Carl Jung wrote, Flying Saucers: A Modern Myth of Things Seen in the Skies as attempt to deal with the phenomena of post W.W. II UFO sightings, most of which came from North America. As to the sightings, we usually divide into two camps:
- The sightings are real, or at least a great many of them remain genuine, and therefore UFO’s are real.
- The sightings are lies, distortions, etc. and UFO’s are not real.
Jung takes an interesting third position, stating that he firmly believes that “something is seen”–and those “somethings” are not weather balloons, experimental military aircraft, or some other natural occurrence. But at the same time, he remains skeptical of anyone seeing actual physical aliens.
Along with Sigmund Freud, Carl Jung developed new theories of psychology in the early 20th century. Both men shared an aversion to the overt materialism of prevailing theories of their day–perhaps Jung especially. Jung looked for archetypal and psychic explanations for human personality problems. Eventually he applied these ideas to civilizations in general.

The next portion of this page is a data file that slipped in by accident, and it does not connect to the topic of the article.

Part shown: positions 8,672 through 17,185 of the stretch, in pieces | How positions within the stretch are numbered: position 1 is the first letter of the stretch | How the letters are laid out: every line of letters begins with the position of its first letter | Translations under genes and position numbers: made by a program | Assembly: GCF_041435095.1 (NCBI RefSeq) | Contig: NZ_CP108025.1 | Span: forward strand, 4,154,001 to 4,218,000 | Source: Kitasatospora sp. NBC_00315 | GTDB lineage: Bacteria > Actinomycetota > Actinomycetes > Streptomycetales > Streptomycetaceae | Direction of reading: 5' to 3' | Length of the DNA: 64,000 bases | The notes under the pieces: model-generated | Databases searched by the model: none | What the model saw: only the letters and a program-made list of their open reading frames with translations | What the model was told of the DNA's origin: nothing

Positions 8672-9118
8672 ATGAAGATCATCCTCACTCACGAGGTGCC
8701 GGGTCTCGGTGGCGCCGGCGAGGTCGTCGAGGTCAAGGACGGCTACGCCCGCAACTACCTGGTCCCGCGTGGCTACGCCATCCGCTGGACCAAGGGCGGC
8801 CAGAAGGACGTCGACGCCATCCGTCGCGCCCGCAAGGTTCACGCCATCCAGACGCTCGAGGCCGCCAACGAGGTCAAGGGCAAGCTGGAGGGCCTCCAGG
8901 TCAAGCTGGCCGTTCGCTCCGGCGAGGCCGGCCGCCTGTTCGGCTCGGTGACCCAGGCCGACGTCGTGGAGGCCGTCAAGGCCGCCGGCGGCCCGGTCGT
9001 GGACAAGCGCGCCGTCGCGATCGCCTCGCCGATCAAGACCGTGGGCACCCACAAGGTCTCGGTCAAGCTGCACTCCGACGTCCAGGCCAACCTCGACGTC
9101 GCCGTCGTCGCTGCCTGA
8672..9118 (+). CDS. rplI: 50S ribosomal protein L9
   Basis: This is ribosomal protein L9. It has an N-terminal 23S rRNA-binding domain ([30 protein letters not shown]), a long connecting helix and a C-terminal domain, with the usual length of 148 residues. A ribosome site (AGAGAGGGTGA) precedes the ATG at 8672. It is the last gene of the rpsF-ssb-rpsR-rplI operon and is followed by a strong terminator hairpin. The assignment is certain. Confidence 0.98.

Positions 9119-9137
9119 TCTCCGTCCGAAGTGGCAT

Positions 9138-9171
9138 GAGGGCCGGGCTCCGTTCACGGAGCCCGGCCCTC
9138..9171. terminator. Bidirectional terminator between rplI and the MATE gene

Jung first notes that a great number of sightings seem to fall within a similar pattern, including
- They happen to people who are almost universally skeptical–before the claimed sighting–of UFO’s in general.
- They involve circular or possibly cylindrical shapes.
- They occasionally tend to produce apocalyptic dread, but often a sense of calm and inner contentment–one that brings with a “higher wisdom” that transcends current norms or beliefs.
- Most sightings happen in North America.